I first started writing this code out of frustration of having to make huge functions using the Python C API for very simple tasks. Of course, I was aware of the existing tools such as boost::python, but hey, making your own tools is always fun!
PyVariable's first intent was to provide a C++ class that would act as Python object would, to a certain extent. To that purpose, a PyVariable instance tries to be anything a PyObject* can be, and uses the right functions of the Python C API to acheive the intended purpose, hopefully correctly following the POLE.
Check out test.cpp!
You need the Python 2.x headers, usually installed alongside Python itself. Support for Python 3.x is really not guaranteed since functions in the C API were changed &/| deprecated.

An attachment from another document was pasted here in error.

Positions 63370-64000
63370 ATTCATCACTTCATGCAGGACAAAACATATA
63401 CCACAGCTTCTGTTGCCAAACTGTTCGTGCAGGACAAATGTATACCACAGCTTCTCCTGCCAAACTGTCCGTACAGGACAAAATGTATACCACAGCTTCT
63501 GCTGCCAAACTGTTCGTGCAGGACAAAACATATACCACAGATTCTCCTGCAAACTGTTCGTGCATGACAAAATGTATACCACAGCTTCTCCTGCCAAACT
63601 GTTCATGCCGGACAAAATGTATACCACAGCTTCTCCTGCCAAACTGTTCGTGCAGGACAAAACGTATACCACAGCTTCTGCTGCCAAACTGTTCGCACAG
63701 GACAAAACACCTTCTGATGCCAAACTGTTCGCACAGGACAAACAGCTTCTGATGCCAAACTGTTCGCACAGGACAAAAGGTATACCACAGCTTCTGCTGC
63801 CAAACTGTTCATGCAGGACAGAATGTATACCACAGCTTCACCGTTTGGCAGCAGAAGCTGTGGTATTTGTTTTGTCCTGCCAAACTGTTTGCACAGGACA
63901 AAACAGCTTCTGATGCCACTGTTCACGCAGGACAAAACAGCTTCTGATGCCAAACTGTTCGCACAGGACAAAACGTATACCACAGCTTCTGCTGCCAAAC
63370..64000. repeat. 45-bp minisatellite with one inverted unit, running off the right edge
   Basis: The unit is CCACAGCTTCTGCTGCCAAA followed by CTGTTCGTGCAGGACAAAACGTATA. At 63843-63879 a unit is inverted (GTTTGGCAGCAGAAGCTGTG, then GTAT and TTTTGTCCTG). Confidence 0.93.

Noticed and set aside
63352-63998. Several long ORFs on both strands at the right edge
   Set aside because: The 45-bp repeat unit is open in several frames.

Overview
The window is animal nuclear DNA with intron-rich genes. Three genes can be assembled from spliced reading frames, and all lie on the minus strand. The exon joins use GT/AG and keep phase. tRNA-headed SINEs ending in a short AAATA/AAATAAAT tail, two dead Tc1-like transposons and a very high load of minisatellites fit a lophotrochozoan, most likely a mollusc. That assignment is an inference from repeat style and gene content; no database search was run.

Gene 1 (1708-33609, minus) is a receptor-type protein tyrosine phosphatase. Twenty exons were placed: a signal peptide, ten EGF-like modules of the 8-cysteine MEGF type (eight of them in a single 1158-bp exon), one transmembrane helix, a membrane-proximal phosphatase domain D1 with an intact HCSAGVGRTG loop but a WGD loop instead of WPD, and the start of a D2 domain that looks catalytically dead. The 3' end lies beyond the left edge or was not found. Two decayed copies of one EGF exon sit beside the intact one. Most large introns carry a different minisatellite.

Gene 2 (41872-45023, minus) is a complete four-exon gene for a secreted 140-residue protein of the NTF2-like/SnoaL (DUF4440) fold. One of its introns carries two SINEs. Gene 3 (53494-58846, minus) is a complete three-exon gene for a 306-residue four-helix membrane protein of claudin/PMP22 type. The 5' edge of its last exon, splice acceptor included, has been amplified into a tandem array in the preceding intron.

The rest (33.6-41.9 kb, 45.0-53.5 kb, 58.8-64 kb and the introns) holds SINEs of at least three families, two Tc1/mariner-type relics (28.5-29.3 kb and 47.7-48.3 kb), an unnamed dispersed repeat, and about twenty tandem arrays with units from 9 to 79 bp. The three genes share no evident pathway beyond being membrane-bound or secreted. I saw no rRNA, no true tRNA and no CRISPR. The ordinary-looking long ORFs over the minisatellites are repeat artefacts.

Other than that you can either add the few files (2 .cpp/2 .h) to your running project or try making a shared object with gcc.
- Try not to pass
PyVariableobjects contain only a
PyObject*(and some other stuff, see next point) and thus are almost only as big as pointers. Use references if you like. Plus, reference count is well managed within
PyVariable, so you shouldn't be afraid of copies and other passing around.
- Sometimes methods
mallocdata which shouldn't be freed when those methods return (such as
c_str()). This data is freed when the
PyVariableis freed/deleted (not the
You can pass 3 types of C functions to Python:
PyObject* (*)(PyObject* self,PyObject* args)
void (*)(PyVariable args)
PyVariable (*)(PyVariable args)
argswill always be a tuple containing the arguments passed.
Please report any bugs you see, with minimal code if possible!